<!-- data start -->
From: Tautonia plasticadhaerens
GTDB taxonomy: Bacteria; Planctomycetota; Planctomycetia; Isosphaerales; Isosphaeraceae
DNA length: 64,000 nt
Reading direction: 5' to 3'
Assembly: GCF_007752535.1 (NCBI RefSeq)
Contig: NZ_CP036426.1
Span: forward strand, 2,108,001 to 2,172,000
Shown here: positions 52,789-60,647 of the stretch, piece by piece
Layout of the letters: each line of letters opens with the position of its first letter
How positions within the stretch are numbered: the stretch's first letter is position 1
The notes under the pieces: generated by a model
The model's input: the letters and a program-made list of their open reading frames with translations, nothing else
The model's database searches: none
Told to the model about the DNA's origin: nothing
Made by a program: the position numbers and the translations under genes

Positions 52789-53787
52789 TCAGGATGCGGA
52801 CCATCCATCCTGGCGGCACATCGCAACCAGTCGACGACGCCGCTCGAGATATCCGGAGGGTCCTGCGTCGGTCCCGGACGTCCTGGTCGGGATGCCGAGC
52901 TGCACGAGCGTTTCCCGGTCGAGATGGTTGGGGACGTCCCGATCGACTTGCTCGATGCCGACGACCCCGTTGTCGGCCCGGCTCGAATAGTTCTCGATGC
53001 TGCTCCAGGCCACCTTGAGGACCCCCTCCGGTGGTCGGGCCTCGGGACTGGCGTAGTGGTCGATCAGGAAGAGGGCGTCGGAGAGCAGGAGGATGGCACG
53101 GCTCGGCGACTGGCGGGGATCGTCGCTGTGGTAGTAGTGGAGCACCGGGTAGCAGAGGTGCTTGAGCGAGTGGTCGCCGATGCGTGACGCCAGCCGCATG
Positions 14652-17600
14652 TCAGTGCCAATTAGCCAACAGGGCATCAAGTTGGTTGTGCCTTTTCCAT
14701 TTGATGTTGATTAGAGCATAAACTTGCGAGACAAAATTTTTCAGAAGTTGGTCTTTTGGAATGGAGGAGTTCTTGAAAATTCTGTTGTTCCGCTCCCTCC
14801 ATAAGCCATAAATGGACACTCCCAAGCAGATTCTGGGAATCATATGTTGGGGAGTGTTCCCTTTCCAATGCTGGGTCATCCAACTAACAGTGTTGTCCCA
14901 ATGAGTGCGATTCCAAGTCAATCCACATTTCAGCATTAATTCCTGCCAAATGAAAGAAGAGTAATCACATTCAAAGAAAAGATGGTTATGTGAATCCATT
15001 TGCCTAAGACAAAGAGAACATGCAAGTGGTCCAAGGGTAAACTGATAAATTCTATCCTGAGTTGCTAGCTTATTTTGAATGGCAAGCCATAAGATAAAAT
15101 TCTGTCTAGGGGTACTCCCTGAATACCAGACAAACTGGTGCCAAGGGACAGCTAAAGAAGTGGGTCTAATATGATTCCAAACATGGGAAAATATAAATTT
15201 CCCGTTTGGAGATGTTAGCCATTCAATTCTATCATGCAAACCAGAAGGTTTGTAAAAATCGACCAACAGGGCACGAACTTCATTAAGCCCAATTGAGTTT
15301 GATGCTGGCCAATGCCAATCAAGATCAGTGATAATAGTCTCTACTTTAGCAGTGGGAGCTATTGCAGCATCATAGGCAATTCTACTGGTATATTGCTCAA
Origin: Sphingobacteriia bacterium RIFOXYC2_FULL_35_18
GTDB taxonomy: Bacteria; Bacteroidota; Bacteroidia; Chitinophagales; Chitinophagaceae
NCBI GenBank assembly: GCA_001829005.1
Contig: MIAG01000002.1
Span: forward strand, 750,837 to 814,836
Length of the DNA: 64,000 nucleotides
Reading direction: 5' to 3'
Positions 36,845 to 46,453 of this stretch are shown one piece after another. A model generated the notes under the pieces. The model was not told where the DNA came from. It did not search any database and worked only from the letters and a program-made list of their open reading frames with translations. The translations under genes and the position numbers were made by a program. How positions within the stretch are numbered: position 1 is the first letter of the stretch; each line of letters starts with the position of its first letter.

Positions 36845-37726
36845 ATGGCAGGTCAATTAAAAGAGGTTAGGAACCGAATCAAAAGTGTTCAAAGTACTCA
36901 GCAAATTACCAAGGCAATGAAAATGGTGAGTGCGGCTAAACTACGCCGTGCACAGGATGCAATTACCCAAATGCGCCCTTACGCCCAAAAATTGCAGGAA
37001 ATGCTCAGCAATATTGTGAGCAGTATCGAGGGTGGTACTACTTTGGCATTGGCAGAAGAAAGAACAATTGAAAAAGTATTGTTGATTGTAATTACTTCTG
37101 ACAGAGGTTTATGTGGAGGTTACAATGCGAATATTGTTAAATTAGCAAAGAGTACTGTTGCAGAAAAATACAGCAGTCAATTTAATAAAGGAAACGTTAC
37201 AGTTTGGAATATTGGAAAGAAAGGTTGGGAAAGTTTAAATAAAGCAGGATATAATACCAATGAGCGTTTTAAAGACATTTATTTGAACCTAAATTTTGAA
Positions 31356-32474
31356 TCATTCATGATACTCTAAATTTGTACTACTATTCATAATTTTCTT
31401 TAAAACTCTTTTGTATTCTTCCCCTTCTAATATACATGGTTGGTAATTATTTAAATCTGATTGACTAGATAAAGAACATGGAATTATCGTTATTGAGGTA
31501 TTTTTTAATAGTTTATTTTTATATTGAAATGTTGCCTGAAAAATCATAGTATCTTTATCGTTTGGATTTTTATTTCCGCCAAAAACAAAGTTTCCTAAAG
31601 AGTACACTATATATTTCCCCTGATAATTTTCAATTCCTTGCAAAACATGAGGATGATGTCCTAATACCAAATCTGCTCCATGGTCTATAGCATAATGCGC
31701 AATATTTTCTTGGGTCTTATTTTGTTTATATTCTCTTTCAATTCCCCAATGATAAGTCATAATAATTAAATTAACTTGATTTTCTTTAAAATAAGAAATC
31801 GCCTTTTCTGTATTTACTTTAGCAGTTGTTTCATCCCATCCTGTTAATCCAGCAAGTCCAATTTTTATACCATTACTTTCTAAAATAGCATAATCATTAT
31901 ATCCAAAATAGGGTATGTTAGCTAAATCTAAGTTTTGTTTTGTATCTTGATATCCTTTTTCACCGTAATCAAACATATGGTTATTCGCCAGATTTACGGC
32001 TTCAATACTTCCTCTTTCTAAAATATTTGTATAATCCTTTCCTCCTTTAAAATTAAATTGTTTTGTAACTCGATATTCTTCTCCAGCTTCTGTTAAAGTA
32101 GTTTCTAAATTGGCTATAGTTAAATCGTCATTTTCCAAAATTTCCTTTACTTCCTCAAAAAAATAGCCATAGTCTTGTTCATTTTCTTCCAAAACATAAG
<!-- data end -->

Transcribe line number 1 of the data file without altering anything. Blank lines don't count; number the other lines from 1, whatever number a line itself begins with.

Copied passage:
From: Tautonia plasticadhaerens